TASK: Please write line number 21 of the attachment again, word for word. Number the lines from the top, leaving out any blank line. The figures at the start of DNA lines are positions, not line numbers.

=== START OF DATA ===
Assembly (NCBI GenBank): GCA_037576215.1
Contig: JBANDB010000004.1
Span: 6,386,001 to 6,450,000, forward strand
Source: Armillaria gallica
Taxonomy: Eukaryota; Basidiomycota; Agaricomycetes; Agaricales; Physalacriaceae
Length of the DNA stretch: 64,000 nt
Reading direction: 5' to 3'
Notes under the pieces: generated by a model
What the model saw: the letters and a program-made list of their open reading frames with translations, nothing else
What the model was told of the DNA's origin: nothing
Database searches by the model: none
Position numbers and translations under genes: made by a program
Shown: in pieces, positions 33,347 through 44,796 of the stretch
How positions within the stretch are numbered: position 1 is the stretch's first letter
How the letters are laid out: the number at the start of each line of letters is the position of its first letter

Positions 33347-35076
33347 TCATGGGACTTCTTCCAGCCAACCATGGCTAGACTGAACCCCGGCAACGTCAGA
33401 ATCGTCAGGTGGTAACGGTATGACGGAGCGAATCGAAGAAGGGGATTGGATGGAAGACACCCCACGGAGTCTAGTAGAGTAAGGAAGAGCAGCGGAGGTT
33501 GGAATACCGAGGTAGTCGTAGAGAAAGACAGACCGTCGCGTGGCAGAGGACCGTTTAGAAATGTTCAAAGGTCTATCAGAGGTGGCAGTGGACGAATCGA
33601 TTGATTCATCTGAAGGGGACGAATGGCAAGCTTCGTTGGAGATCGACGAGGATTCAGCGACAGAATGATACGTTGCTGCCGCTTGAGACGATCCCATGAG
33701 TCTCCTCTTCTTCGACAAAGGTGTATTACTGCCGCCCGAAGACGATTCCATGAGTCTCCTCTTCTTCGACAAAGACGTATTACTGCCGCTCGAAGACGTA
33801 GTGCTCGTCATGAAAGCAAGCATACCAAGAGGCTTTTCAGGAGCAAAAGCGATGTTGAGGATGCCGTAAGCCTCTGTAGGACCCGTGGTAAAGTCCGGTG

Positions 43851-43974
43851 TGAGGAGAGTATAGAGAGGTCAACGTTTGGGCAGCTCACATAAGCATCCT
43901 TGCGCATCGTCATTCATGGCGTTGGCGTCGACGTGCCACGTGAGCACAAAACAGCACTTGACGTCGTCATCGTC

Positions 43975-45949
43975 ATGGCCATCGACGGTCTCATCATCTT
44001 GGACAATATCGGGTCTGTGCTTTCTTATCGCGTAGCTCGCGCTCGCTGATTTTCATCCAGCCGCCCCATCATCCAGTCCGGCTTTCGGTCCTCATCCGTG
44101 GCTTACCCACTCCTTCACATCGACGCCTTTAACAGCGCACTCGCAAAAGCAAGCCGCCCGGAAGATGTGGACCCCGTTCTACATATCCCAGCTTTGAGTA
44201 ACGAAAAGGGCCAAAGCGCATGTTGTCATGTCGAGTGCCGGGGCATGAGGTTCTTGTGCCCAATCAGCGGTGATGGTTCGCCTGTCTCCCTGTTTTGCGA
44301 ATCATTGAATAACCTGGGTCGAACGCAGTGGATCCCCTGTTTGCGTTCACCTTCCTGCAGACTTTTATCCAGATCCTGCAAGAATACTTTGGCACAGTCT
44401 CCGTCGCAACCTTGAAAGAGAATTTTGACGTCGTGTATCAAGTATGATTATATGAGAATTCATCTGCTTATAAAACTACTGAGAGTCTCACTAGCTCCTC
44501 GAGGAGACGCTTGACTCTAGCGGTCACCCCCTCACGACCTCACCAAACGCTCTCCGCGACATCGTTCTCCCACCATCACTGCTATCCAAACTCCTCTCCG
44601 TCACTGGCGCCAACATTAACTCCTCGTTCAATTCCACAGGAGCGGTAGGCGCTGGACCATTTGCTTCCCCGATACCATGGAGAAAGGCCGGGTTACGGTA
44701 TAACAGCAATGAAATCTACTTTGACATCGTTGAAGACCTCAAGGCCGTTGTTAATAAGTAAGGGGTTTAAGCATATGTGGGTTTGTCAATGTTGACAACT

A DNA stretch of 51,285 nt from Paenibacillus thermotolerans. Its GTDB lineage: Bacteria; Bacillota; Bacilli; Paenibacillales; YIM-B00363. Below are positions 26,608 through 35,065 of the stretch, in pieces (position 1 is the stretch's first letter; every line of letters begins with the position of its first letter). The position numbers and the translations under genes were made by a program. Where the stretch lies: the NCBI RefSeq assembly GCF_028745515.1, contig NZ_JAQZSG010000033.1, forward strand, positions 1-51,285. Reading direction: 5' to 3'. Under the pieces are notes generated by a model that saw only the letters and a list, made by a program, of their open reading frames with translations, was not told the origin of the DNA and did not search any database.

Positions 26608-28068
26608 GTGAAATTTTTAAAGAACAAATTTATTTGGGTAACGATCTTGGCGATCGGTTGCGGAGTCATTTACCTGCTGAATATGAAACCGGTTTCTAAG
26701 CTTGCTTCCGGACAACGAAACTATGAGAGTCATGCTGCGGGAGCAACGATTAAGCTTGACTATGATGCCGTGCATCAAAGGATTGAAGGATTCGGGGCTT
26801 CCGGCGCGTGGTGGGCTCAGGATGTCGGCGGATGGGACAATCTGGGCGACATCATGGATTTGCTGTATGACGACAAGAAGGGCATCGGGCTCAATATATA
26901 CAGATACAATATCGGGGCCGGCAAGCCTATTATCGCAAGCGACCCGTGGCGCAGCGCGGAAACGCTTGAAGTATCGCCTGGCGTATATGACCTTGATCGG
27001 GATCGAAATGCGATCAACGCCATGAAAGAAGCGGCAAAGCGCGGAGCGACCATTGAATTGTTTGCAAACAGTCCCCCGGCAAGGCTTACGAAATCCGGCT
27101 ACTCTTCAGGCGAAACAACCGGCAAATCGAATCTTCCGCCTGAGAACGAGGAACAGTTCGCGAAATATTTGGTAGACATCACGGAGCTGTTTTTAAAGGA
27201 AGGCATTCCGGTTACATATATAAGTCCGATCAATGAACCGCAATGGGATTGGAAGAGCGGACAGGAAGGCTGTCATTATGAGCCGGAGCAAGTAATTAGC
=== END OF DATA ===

33701 TCTCCTCTTCTTCGACAAAGGTGTATTACTGCCGCCCGAAGACGATTCCATGAGTCTCCTCTTCTTCGACAAAGACGTATTACTGCCGCTCGAAGACGTA